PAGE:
America has often fought the wrong war, at the wrong time, and against the wrong people. The wars in Vietnam, Iraq, and now Afghanistan would seem to fall into such categories. Although, apart from the human tragedy, the enormous economic fallout of the Vietnam War might be imagined, the full outcome of the Iraq war must be awaited as it is not over yet. However, the debate on the launch of the Afghan war has only begun and it would take many more years to assess the damage, assuming the war is not going to end anytime soon. This war is also affecting neighboring Pakistan and creating a great controversy in terms of its economic cost and more importantly about whether it is winnable. Opinions vary, but those who doubt that the war could be won seem to be gaining ground.
Here are some of their arguments. Afghanistan was such a sectarian and unmanageable country that super powers like the Soviets and earlier the British failed to control it. This country has not changed much since those days. The enemy that America is fighting in Afghanistan is elusive and the situation on the battleground itself is very erratic and unpredictable. The daily news of horrors such as the recent killings of the chief CIA operative including 6 other colleagues in Afghanistan, and the unprecedented and ever increasing human carnage in neighboring Pakistan should provide some important clues. In fact, the escalating conflict and mayhem in Pakistan, a nuclear country, is now adding to the genuine fear that its nuclear weapons are not safe in the hands of its government.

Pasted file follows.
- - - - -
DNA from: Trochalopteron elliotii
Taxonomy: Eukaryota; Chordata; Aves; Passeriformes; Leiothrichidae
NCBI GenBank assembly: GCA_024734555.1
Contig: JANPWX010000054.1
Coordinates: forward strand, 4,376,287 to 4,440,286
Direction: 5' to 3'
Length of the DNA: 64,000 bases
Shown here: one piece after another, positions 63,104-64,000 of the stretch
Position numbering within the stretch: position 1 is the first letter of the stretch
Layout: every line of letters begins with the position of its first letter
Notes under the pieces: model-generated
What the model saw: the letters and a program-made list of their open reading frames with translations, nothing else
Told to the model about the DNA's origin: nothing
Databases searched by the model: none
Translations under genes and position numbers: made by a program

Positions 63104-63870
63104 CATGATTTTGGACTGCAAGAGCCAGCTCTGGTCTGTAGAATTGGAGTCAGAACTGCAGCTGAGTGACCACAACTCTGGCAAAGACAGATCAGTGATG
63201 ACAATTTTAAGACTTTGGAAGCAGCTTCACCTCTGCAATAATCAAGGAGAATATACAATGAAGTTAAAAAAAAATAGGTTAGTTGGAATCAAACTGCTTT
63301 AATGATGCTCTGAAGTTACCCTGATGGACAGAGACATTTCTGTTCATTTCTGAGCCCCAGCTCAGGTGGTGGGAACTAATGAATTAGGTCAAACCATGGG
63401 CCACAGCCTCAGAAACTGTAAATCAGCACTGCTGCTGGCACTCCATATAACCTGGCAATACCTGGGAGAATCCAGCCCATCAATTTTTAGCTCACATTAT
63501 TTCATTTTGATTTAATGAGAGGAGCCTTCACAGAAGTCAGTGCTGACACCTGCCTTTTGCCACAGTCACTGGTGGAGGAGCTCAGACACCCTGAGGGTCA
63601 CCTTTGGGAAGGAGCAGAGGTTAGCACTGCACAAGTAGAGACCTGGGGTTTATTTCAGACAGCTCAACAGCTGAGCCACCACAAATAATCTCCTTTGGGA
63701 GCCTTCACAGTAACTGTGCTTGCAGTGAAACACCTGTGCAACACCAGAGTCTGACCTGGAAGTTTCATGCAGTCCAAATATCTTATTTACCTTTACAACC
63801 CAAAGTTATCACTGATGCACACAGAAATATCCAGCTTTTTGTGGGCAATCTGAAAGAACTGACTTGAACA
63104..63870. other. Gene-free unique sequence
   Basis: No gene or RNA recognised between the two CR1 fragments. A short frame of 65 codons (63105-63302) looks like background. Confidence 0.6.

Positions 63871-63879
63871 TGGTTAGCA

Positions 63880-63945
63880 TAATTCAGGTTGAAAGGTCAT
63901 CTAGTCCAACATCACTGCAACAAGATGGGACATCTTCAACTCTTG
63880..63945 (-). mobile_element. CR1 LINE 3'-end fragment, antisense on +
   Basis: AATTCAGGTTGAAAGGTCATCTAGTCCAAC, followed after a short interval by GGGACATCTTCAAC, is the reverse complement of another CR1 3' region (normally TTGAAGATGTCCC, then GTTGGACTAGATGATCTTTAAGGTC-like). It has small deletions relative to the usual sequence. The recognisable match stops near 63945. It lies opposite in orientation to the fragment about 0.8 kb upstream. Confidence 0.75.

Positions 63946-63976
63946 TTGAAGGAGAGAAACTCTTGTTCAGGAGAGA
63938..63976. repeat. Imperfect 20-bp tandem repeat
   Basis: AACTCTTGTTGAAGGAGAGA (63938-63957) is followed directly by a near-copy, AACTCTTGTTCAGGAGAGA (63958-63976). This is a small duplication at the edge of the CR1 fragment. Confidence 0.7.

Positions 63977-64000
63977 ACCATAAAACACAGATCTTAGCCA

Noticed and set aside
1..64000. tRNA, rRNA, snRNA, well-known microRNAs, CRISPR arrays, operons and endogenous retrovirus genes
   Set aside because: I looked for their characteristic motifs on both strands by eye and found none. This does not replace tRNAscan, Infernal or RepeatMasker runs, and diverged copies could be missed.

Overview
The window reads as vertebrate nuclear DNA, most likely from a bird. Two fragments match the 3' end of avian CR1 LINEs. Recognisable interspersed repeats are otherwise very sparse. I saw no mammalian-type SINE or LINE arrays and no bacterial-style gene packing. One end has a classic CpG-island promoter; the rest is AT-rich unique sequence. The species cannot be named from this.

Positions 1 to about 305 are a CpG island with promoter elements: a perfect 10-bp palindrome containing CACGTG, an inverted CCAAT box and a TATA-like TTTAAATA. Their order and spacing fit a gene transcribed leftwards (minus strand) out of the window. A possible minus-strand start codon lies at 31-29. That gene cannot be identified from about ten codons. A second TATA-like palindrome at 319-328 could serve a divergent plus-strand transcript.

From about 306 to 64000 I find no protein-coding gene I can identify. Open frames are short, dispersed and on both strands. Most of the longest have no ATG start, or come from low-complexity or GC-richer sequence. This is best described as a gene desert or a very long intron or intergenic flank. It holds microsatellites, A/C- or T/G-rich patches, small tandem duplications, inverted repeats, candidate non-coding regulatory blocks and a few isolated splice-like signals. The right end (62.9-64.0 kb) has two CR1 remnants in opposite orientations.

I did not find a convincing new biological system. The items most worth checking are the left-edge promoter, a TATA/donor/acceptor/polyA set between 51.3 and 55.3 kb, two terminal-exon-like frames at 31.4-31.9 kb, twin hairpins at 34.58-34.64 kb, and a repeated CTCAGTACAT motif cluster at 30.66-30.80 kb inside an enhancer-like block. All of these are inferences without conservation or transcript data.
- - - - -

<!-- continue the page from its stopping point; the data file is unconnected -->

Is America's goal to contain terrorism or to oppose organized Islamic fundamentalism in Afghanistan? If the fight is to contain fundamentalism, winning this war in Afghanistan alone is not likely to achieve it. The skeptics should only look at the unrelenting and vicious terrorist activities as well as the outright defiance that is spreading not only in Afghanistan and Pakistan, but also in Yemen, Somalia, Iran, Palestine, Lebanon, Iraq and many other countries, including America itself. (Note the recent shooting rampage by an American army psychiatrist in Fort Hood, Texas, that claimed 13 lives plus many more injuries). Clearly, there are innumerable signs that the conflict is spreading. Indeed, after the failed 2009 Christmas Day bombing plot on a flight from Amsterdam, the U.S. government imposed intense screening of passengers at airports worldwide from 14 terror suspect nations. America had thought that it had found a willing partner in the Yemeni government that would support the deployment of American troops to fight the rising Islamic militants there. But it has been reported that the government of Yemen has rebuffed the idea for fear of losing popular support.
Religious fundamentalism is nothing new as it has been in existence since the birth of religion itself. The main theme of every religion was supposed to guide people to lead a noble life. Yet human society has experienced enormous oppression, suppression, violence, crime, brutality, fatality, and war in the name of religion. No religion is immune from the appeal of fundamentalism, and fundamentalist practices are still very much in existence, though subtly in some cases and violently in others. Without a doubt, Muslims have had their share of religious violence, and the present situation is no different. But to blame only Muslims for what is happening now would be morally wrong. How could one justify what Jews are doing to Muslims in the Middle East? Does not anyone see how Israel is provoking the Muslims?